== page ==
Controlling and modifying light is a lot of what photography with studio lights and battery powered strobes are about. Especially when it comes to portraits, I like to work with my lighting setups so they add something that is not perfect or flat.
Twisting and turning your lights to make use of the edges is one very effective way of doing that. Breaking up the light with a scrim, gobo or something else is also very rewarding.
This DIY project is all about a cheap prism from a LED Disco Party Bulb that I found for under 10 EUR/USD.
A cheap Disco Light bulb
When looking through a store in Stockholm for fun things to modify, I found this disco light that fits in a regular lamp socket.
A quick ocular inspection showed me that the plastic prisma on top felt like it would fit perfectly on a Profoto A1 with its round head.
Remove the bottom, keep the top
It was a perfect fit on my Profoto A1, just inside the outer ring. But removing it completely from the original mount on the LED lamp was not that easy. Pinch and pull and wiggle, and the top will come lose.
I think it might be the same as this I found on Amazon. $9.99
When you have removed the plastic prisma, there will be a rod left inside, screwed to the top that was a lot harder to remove.
A not-so-elegant solution
To remove that rod (if you don’t, it will be long enough to make it hard to have the prisma on your A1), I had to drill a few small holes around the screw to be able to wiggle it free.
But then it fit perfectly outside the fresnel lens of the A1. To make it easy, I just attached it with tape. A more elegant solution would of course be some kind of magnet, but that I save for version 2.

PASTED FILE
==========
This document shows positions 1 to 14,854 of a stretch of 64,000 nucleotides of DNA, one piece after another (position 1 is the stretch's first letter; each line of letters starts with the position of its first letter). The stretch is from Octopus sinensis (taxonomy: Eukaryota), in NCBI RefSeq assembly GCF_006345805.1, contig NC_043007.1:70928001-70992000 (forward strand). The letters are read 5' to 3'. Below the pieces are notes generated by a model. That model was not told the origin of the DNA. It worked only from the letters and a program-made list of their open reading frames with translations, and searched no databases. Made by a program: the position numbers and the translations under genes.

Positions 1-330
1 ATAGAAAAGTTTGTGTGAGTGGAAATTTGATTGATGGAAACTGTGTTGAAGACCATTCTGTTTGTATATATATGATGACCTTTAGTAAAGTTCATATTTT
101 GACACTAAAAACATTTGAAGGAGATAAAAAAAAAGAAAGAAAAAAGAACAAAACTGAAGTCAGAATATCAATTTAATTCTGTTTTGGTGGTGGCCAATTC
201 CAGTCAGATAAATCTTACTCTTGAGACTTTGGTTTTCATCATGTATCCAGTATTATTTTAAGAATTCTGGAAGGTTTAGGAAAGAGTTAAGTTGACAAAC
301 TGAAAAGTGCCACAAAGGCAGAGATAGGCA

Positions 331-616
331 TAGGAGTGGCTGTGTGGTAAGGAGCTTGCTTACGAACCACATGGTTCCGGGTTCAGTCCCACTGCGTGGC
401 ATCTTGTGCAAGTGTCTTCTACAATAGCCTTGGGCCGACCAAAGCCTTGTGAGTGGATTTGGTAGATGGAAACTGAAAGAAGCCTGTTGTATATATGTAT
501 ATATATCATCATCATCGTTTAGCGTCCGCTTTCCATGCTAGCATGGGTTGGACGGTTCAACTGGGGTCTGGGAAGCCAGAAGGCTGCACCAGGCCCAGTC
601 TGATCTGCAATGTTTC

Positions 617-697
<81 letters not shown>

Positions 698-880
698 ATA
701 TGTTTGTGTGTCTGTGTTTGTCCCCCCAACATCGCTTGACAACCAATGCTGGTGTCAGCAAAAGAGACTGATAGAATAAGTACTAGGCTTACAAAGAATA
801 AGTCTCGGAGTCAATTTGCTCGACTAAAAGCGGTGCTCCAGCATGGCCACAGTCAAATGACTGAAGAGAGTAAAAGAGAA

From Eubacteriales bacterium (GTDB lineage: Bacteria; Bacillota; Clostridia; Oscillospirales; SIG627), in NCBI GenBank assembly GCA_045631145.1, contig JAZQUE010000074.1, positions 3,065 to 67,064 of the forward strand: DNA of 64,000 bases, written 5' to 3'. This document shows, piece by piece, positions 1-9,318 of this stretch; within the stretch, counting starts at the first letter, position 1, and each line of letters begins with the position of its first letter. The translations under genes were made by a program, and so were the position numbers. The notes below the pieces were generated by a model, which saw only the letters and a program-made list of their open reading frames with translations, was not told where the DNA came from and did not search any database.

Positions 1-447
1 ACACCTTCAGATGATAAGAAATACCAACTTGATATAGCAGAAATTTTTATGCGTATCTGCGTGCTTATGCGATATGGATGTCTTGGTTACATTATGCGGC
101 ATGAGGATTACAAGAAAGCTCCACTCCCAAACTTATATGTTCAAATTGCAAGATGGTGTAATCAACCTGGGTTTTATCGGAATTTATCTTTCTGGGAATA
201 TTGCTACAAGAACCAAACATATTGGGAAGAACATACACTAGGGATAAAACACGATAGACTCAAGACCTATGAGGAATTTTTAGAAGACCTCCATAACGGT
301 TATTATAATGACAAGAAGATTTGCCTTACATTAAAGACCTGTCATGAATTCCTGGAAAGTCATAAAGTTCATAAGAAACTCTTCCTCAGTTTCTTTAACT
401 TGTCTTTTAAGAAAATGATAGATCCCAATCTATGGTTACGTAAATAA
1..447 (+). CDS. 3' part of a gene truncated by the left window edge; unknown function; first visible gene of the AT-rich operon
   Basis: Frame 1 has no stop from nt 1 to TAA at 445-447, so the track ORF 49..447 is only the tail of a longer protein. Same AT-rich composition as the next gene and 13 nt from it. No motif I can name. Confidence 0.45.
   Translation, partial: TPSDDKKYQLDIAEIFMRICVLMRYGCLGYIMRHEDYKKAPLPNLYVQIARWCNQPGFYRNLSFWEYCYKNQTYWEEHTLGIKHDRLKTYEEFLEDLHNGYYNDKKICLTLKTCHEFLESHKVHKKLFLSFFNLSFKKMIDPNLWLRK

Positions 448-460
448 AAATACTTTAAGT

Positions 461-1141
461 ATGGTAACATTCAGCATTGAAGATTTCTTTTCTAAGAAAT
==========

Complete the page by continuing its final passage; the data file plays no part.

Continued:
Nice Light Patterns
When you have it attached to your Profoto A1 (it might fit on the new Godox with the same round head, maybe?) it opens up all kinds of possibilities to light a background.
Put it close to a wall from the side, or aim it straight at something for one kind of light effect. Have it further away for something else.
Use the Zoom Function on Profoto A1
You can create a lot of different patterns and effects from the same angle and position just by zooming the head of your A1.
Cool lighting effects with filters
Do you have a roll of color gel laying around? Cut it in small pieces and tape it inside of the prisma, maybe more that one color?
No rainbow prisma effect
The only downside with this combination of a Profoto A1 and a cheap plastic prisma from a disco bulb is that you will probably not get any rainbow patterns.
I never went so far as to remove the fresnel lens of my A1, so the light source is a bit to big and filtered for that effect to happen.
Good for smoke effects, I guess
I have not tried this in combination with smoke yet, but I guess that it will be useful that way.
A cheap way of getting fun light
Every solution to make my lighting more fun is always welcome, and I found this to be exactly that. 10 Euro or Dollar for a piece of plastic that might not produce perfect prismatic effects, but good enough.
If you want to modify your light in a cheap and easy way, I can recommend buying something like this.
About the Author
Stefan Tell is a commercial portrait photographer based in Stockholm, Sweden. You can find out more about Stefan on his website and follow him on Instagram or Facebook. This article was also published here and shared with permission.
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